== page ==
The online panel was put together by Davey Patacsil, manager of membership programs at Comic-Con Museum, and Christine Pasalo Norland, a member of the programming department at Comic-Con Museum. It was moderated by Erwin Magbanua, the principal librarian of Chula Vista Public Library.

Further Engagement

Though the pandemic has altered live events — including the popular Comic-Con International which was held in a virtual version this year — it has also allowed for more engagement with viewers who are not physically present in San Diego and to get a jumpstart on its online programming.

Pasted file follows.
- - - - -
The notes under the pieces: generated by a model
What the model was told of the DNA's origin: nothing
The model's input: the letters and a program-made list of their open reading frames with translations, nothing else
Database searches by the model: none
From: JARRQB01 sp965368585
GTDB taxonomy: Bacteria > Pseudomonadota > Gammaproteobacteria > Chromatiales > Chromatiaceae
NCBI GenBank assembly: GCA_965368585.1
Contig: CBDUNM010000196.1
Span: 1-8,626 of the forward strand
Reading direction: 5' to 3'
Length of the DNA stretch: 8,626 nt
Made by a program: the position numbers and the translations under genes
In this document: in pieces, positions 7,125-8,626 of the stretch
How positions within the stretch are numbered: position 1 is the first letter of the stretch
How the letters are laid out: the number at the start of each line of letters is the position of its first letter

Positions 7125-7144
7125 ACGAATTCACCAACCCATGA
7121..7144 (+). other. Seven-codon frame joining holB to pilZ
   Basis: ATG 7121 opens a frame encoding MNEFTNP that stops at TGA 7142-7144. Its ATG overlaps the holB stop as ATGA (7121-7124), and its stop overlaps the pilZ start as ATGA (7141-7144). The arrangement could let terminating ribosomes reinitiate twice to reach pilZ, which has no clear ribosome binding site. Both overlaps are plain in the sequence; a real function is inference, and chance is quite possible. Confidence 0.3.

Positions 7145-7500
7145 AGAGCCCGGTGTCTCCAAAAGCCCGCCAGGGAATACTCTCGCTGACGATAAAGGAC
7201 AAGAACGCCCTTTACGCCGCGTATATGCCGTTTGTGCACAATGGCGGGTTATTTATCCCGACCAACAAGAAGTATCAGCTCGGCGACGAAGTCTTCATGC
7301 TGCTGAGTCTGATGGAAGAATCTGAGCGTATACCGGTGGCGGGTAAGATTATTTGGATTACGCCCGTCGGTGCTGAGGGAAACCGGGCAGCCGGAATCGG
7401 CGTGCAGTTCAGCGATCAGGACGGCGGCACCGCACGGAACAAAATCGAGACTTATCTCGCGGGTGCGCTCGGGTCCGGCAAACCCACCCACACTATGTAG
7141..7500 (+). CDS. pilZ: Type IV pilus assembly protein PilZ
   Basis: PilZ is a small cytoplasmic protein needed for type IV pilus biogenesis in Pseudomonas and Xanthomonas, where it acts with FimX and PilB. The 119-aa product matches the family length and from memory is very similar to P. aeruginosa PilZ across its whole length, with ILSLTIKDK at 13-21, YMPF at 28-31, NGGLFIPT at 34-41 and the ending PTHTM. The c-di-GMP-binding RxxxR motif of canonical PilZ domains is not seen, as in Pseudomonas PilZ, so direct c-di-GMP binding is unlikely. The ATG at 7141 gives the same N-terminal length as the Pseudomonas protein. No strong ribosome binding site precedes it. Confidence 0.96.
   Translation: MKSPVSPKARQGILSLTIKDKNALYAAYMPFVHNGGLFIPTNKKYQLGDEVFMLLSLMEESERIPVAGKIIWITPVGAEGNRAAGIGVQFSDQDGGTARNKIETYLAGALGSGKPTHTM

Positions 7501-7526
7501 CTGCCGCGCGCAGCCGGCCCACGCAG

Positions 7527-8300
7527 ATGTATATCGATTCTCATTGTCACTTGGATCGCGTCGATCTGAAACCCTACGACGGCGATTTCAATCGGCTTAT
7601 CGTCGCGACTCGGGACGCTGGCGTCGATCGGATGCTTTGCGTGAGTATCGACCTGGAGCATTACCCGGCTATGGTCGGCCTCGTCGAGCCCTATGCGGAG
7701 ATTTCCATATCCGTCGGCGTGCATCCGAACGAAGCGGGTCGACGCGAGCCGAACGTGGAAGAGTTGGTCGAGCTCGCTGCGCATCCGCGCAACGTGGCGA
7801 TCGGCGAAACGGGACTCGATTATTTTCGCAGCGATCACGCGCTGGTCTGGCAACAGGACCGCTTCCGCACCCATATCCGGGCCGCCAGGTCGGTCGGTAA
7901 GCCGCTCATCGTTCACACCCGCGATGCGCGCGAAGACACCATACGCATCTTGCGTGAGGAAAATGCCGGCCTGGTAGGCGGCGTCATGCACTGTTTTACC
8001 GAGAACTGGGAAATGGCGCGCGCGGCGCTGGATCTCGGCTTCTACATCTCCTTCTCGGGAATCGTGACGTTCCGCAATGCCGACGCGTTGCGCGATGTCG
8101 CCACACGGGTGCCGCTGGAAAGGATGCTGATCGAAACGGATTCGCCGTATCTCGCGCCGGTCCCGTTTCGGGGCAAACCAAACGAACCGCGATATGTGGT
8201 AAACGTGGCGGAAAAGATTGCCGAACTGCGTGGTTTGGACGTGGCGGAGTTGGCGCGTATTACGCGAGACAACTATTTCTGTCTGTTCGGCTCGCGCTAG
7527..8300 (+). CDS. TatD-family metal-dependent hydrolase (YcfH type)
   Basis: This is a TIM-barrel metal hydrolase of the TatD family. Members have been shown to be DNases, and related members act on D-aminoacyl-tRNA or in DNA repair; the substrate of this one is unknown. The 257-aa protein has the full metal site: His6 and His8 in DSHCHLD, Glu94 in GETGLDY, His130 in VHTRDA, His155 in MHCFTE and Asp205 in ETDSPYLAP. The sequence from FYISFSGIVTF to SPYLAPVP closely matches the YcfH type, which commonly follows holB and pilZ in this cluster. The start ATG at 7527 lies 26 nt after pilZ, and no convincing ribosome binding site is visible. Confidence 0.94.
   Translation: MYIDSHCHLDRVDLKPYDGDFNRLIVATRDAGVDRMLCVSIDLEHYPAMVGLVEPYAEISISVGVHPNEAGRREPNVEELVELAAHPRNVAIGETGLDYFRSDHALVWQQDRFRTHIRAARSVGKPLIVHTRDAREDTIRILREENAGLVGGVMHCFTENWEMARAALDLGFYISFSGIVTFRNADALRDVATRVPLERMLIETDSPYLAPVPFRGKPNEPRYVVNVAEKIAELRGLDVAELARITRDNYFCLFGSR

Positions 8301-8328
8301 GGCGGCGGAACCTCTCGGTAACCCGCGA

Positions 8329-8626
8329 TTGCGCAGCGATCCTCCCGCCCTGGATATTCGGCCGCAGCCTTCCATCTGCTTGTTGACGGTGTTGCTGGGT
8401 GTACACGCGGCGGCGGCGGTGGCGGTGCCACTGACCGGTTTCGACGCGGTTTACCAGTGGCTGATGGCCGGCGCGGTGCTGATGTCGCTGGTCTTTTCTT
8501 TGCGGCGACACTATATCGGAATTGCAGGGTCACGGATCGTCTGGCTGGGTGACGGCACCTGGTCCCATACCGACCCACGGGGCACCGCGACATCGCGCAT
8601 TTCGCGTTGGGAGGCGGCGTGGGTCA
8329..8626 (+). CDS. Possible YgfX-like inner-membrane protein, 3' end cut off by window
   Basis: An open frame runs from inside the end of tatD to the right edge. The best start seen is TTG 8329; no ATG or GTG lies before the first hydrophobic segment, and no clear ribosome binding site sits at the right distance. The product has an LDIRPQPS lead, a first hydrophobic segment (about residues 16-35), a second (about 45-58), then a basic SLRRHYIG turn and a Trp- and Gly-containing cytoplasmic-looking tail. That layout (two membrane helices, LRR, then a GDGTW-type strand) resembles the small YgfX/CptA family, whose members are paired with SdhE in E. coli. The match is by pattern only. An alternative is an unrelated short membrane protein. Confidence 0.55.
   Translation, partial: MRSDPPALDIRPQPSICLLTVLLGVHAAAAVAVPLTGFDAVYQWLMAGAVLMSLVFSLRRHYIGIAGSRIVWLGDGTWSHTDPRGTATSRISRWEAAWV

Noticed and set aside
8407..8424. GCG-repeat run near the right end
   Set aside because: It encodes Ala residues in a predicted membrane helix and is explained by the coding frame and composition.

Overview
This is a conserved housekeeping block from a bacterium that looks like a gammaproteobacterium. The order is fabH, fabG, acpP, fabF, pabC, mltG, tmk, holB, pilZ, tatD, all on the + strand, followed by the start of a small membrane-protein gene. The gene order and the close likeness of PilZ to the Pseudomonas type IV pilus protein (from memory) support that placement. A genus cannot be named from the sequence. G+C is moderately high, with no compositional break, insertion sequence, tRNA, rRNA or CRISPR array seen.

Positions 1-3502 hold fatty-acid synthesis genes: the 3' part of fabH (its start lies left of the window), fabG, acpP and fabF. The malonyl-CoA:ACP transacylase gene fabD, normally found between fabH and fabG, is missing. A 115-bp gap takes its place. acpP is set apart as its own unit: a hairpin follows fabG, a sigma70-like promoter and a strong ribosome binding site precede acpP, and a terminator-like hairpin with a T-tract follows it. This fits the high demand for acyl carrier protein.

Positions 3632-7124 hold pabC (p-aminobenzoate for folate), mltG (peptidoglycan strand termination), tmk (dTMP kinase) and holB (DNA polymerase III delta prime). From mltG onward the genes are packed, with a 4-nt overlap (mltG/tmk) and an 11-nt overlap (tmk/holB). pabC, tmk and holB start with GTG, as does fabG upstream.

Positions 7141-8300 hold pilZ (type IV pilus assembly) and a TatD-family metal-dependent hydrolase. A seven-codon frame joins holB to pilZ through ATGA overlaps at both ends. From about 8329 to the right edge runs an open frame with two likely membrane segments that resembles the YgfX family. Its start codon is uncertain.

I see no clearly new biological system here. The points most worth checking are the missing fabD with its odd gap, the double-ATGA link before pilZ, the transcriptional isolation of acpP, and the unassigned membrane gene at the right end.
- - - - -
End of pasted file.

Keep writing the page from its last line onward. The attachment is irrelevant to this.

The upcoming Comic-Con Museum, which is slated to open next summer in Balboa Park’s South Palisades area, is a way to continue the connection to pop culture throughout the year and to highlight artists and contributors who “represent a wide range of cultural, racial and ethnic diversity,” Melissa Peterman, vice president of development at the Comic-Con Museum, told the Asian Journal.

“That includes, of course, the nation’s Filipino American population, which has strong ties in the San Diego area and in many other communities across the nation,” she said, as reflected in the month’s programming and the release of “fun books” each week. One of the books with Fil-Am creators, included Ruth Ilano, Ramon Gil, Len Peralta, and Gabby Capilih, who exhibited their creative styles in drawing activity, a cut-out card game, puzzle, and Word Play.